The exams themselves are arduous. Each school has four papers: maths, English, verbal reasoning and non-verbal reasoning — each of about an hour’s duration. So a ten-year-old whose parents have applied to four private schools might face 16 hours of exams.

They won’t necessarily be that formulaic, either — canny schools have started commissioning their own papers. But you can prepare for the scary seating arrangements. ‘We paid £65 to have a practice exam in a hall with other children so that Alex wouldn’t feel daunted by the sight of 250 rival candidates sitting in alphabetic rows and being barked at with a megaphone,’ says Liz Leonard.

‘Some schools make a real effort, assigning elder children to look after young ones, and giving them doughnuts and things. But others are just intimidating,’ adds another parent. ‘At one school, my daughter vomited with nerves and cried when she came out because she thought she’d let us down. I felt so guilty.’

Then another harsh moment — the call to interview. Or, worse, no call. ‘One mother whose son didn’t get an interview at her first-choice school hasn’t dropped him off at his primary since,’ says a fellow parent. ‘Her husband has to. She can’t face it.’

Many schools interview the parents, too, meaning they have to decide not just what the child should wear, but what they’re going to wear. ‘We put Alex in his school uniform so he could wear his Form Captain badge,’ says one mother. ‘They’re not going to know it’s not current.’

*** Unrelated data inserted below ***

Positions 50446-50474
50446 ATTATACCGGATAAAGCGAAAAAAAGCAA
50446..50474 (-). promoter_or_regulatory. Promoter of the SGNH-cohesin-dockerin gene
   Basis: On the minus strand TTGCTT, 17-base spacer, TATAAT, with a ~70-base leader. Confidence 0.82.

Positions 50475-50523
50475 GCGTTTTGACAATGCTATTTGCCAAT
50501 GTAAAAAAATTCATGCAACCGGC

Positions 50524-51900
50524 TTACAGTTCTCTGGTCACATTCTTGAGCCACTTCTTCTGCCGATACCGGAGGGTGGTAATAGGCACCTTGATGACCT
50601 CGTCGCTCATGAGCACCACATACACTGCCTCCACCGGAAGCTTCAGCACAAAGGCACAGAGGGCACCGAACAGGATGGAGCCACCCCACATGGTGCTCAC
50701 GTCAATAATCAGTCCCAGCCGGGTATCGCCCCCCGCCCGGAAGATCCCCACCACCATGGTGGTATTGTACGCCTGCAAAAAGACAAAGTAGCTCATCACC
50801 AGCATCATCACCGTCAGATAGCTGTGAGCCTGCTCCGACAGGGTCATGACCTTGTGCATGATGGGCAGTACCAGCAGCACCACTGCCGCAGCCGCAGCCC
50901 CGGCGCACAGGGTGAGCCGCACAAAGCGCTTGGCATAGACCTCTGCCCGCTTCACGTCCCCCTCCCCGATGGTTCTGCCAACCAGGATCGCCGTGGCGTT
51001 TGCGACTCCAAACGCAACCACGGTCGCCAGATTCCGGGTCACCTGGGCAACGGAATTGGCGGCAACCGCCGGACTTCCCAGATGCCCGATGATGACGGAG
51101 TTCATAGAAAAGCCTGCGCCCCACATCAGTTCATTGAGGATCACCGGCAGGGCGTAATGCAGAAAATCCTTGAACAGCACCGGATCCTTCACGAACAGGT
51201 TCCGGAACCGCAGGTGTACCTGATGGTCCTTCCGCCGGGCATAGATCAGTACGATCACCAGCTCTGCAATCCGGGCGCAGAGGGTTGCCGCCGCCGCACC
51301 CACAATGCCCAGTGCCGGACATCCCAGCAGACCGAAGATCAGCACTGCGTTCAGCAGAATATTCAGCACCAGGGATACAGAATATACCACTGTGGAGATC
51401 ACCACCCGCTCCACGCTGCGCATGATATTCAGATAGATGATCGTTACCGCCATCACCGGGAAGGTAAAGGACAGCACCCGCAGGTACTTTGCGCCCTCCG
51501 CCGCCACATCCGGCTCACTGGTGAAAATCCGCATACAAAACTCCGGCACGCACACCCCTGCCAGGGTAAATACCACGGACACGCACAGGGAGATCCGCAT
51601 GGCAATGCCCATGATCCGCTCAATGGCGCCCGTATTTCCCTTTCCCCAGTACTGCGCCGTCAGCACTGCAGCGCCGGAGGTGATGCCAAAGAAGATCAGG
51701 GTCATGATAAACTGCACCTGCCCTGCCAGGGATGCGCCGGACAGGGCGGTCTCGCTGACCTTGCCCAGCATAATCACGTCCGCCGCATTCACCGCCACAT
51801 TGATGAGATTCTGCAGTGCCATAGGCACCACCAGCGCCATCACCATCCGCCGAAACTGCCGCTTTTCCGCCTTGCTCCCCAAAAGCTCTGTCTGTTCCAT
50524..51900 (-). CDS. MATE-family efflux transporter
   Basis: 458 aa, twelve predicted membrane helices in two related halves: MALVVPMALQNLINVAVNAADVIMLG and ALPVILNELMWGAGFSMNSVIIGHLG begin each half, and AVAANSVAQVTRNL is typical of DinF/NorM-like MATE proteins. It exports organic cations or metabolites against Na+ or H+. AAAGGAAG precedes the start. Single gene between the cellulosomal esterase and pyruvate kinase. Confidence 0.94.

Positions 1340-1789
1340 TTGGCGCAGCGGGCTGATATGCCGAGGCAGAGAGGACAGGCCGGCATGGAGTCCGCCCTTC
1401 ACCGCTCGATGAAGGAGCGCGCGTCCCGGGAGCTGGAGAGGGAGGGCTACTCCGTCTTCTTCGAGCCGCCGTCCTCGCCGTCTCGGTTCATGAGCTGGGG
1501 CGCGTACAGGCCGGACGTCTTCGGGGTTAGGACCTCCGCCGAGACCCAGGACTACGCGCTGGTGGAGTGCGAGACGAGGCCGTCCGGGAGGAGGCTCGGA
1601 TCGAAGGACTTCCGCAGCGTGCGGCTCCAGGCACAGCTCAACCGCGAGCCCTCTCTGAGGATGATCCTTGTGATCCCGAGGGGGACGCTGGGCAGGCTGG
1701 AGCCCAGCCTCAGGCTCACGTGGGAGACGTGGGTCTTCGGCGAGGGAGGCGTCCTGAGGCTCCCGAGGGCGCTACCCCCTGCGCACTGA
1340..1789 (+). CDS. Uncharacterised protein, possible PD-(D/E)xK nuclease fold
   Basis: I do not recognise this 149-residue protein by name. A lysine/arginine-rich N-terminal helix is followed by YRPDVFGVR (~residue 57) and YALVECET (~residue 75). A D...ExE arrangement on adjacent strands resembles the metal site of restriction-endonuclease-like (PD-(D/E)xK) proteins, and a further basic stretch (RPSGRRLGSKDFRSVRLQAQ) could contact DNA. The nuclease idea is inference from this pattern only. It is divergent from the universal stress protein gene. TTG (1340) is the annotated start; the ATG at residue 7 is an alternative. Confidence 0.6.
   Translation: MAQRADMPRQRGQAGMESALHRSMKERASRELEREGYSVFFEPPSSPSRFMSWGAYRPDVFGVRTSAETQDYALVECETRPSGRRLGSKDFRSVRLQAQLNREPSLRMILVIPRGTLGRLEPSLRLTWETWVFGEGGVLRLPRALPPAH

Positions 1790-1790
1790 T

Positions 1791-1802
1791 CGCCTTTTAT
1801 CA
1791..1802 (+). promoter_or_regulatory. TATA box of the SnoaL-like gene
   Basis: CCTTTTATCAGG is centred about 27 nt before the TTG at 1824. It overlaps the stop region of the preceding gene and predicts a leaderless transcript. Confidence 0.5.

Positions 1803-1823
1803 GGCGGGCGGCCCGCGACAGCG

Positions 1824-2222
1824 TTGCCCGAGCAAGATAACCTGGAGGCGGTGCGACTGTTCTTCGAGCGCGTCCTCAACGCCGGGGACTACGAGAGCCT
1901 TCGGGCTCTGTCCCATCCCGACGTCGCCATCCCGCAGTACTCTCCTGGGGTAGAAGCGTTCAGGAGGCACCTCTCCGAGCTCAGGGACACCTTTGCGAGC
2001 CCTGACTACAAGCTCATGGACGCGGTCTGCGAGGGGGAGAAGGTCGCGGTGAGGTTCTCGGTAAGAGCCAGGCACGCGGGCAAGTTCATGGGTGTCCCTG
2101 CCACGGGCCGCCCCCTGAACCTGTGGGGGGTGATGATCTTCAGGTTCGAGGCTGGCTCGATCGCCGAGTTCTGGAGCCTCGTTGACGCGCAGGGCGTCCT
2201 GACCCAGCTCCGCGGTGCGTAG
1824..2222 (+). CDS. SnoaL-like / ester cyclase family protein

But beware: the interviewers can be ruthless. ‘Alex was asked what his parents did, and which school did he really want to go to,’ the mother adds. ‘They always ask that when the parents are out of earshot.’

This is where those niche interests come into their own. If your offspring is not a maths whizz, they’d better be a hotshot at the tuba. And remember, no school with an organ will turn down a child who can play one.

Former Government Inspector of Schools Chris Woodhead says: ‘It’s parents who create the stress. And the cause of it is unrealistic expectations. ‘It is the most difficult thing to be realistic about your own child’s ability, personality and talents, but you don’t want them to scrape in somewhere where they won’t be happy.’

The coaching craze, he adds, ‘in the case of grammar schools, is the inevitable consequence of demand exceeding supply. It would be solved by David Cameron discovering his Conservative convictions and creating some more’.

But on a positive note, human nature has a delightful habit of seeing the upside of things unlikely to work out. Says Liz Leonard of the school where her son name-dropped Justin Bieber as his ideal dinner party guest: ‘I don’t want him to go there anyway. The other parents I met were far too pushy.’


No comments: